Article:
Culinary Arts Students, Instructors Take Part in Oklahoma State Sugar Art Show

Culinary Arts Students, Instructors Take Part in Oklahoma State Sugar Art Show

Sara Plummer
Culinary Arts Students, Instructors Take Part in Oklahoma State Sugar Art Show

For about a decade, students from the OSU Institute of Technology’s School of Culinary Arts have volunteered their time to help at the Oklahoma State Sugar Art Show held every year during the Tulsa State Fair.

Culinary Arts students Tyler Graham and Beth Rice both volunteered this year because they have an interest in baking and desserts.

“I helped a woman set up her cake, and I’ve already learned a few tricks,” Rice said.

Graham said volunteering is a good opportunity to network.

It gets us out there meeting the artists, he said, and what they do is impressive. It’s art. You can see the fear in their eyes if it were destroyed. It makes you want to work harder.

Chef Grady Perryman, an instructor at OSUIT’s School of Culinary Arts, said volunteering at the show is a rare opportunity to get to interact with the best cake and sugar artists in the world.

“They make connections that will help them find jobs in the world. They learn that it’s good to help with something you won’t receive compensation for in return— other than knowledge that is,” Perryman said. “Our students have been volunteering for the show for at least 10 years and are now definitely a part of the Sugar Art Show.”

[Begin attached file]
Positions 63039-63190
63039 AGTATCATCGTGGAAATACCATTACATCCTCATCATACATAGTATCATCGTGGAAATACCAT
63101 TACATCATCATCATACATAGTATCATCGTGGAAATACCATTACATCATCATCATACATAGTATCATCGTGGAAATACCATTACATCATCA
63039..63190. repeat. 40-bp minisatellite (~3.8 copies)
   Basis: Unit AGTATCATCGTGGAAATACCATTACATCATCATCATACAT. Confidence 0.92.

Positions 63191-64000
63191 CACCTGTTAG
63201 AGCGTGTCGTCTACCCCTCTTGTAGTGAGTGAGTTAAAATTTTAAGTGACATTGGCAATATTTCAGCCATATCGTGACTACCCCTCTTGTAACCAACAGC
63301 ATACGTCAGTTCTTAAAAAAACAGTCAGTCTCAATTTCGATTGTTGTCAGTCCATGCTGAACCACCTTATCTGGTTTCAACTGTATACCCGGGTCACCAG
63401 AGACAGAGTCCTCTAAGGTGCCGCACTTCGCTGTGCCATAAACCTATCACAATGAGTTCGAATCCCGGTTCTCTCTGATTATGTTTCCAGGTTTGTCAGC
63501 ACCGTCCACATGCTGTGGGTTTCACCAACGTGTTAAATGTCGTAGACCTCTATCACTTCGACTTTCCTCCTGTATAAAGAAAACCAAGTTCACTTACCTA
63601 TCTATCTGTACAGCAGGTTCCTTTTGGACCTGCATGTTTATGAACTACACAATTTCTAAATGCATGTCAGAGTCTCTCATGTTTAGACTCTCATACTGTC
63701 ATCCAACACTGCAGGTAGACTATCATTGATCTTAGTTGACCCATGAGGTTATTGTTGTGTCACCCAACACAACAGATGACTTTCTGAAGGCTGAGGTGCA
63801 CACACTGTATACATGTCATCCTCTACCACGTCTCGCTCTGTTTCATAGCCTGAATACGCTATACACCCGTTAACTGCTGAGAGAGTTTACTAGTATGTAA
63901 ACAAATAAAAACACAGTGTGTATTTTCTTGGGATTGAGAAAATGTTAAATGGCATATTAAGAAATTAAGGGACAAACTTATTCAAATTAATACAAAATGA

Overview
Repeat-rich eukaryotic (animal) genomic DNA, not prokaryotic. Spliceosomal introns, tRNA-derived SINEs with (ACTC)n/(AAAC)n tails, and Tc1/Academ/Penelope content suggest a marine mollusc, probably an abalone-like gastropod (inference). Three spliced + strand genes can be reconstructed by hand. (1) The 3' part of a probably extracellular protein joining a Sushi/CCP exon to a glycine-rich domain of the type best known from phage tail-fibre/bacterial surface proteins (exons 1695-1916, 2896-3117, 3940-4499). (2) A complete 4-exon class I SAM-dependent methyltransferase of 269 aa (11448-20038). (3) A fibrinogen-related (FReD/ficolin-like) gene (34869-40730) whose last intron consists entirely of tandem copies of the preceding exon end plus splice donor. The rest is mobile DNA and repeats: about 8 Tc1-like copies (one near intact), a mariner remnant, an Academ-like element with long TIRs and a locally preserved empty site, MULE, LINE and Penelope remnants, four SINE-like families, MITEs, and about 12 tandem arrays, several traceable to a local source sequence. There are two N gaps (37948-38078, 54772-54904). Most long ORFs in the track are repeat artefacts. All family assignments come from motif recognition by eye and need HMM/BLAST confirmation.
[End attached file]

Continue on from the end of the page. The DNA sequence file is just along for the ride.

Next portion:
Past and present students, as well instructors, can also participate in the show.

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Perryman entered a chocolate sculpture of a bison that took first place in the professional chocolate division. Former student Coeta Dooley also took first place in the adult beginner tiered wedding cakes.

Rice entered the adult beginner decorated cookies division and took third place.

“I wanted to get the experience. I learned I need much more practice,” she said. “I’ve always wanted to get into professional cake decorating and sugar arts.”

Volunteering at the show also serves as boost to the students’ creativity.

I wanted to know how they translate their inspiration into cake, Rice said. I gives you inspiration. 'How do you do that? I want to do that.’ Being in there helping them, feeling that tension and excitement.

In addition to entering the competition, Perryman also served as a tasting judge.

“Judging the desserts is not as fun as some people would have you think. Tasting 30 different desserts can take quite a toll on your gut,” he said. “That said, I’m always glad to help out where and when I’m needed.”